FOXBOROUGH, Mass. — The New England Patriots tried something different Sunday.

They won the coin toss at the beginning of their 41-28 victory over the Los Angeles Chargers in the AFC divisional playoff game and opted to receive the ball.

Normally, they defer when winning the coin toss that determines who will get the ball first. In six games this season when they won the coin toss, they deferred their choice five times. So when Bill Belichick elected to receive the ball Sunday, it made an impression on his players.

“It’s always nice (to receive),” said center Dave Andrews. “It’s Coach’s way of saying, ‘Here you go. Go do something.’ He put that confidence in us. It was awesome.”

Yes it was. The Patriots put up 35 points in the first half against a defense that hadn’t given up that many points in an entire game since Sept. 23.

“We were able to come out and start fast,” said Andrews. “We’ve got some things that we can clean up on. But we played the game the way we wanted to for the most part.”


It was breathtaking to watch.

Those first 30 minutes may have been the most impressive for the Patriots offense since 2007 – the year the Patriots ran roughshod over the NFL in a 16-0 regular season, piling up points like no team had ever done before.

Sunday, they were at their best. They rolled up 498 yards and 30 first downs overall, and had 347 yards and 24 first downs in the first half, scoring touchdowns on five of their first six possessions. Tom Brady found open receivers, Julian Edelman and James White caught almost everything thrown their way, and Sony Michel ran through gaping holes.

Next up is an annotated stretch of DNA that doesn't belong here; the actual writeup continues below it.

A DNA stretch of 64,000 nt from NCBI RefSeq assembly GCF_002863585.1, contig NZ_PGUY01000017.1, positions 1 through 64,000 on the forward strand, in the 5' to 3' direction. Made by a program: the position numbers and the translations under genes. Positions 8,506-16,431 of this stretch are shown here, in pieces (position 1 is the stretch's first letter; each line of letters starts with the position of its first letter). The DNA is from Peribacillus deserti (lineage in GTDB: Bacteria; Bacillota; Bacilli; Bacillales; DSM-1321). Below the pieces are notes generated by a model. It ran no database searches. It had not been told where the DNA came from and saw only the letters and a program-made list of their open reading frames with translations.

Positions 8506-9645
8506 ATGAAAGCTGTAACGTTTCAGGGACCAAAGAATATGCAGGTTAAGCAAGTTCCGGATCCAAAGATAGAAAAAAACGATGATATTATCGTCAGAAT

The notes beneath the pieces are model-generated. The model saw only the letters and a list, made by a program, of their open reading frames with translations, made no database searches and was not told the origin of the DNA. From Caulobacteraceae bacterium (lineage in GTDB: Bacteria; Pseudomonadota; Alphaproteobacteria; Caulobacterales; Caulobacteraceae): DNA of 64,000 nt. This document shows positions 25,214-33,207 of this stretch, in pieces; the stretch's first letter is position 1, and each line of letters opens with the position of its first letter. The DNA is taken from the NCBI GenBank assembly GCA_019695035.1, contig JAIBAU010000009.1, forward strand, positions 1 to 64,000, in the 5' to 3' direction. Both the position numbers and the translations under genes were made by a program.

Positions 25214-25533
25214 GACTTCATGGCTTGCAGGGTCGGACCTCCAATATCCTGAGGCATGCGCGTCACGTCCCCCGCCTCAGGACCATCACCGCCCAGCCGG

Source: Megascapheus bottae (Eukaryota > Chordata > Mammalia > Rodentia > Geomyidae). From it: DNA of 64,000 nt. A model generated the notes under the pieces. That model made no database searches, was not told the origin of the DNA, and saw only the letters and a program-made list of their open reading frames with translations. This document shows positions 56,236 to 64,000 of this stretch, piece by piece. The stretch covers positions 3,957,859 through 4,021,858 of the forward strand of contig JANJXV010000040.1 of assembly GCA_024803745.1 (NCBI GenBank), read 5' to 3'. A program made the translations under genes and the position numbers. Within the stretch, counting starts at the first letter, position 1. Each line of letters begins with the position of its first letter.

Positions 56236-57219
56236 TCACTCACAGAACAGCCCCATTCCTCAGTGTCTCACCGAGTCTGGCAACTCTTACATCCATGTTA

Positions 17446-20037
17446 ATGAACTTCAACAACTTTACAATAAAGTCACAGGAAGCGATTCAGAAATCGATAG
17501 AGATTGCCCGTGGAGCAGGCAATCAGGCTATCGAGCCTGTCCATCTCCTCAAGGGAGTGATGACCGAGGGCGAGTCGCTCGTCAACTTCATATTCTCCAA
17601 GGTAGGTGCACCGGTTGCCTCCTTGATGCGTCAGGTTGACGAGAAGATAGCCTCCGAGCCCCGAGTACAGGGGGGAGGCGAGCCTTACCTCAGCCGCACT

“We got plays from everybody,” said Belichick. “Everybody did a good job. We threw the ball, we ran it, we played well in the kicking game, played well on defense. We could list all of the guys that played. We got contributions from all of them.”

Brady completed 34 of 44 passes for 343 yards and a touchdown – a 15-yarder to Phillip Dorsett that made it 21-7 early in the second quarter. He was not sacked, a tribute to the job tackles Marcus Cannon and Trent Brown did on disruptive ends Joey Bosa and Melvin Ingram of the Chargers, who combined for three tackles.

“I guess I did my job, Trent did his job, the whole offensive line,” said Cannon, the right tackle. “We’re all connected.”


Michel rushed for 129 yards and three touchdowns. White caught an NFL playoff record-tying 15 passes for 97 yards. Edelman caught nine passes for 151 yards.

The Patriots also held the Chargers to 19 rushing yards. Keenan Allen had only two catches, though one was a 43-yard touchdown pass that tied the game 7-7 in the first quarter. And while Rivers threw for 331 yards, most came after the game was well in hand. The Chargers scored twice in the final eight minutes.

“When you see your offense out there putting up points, it’s our job to stop them and keep them off the board,” said defensive end Trey Flowers. “It was energizing to see them put up points.”

This was supposed to be the day the Patriots dynasty ended, wasn’t it? The Patriots were maddeningly inconsistent in the regular season and showed signs of mortality. But they’re not quite ready to roll over. And they’re off to the AFC championship game for a ridiculous eighth consecutive year – an NFL record that will likely never be broken.

Now they head to Arrowhead Stadium to play the Kansas City Chiefs at 6:40 p.m. Sunday

Tight end Rob Gronkowski was asked if there was any satisfaction in proving the doubters wrong – again.


“We’ve been hearing things like that forever now, for a few years,” he said. “So, we just laugh at it, whatever they say, and we just keep moving forward.”

Mike Lowe can be contacted at 791-6422 or:

[email protected]

Twitter: MikeLowePPH

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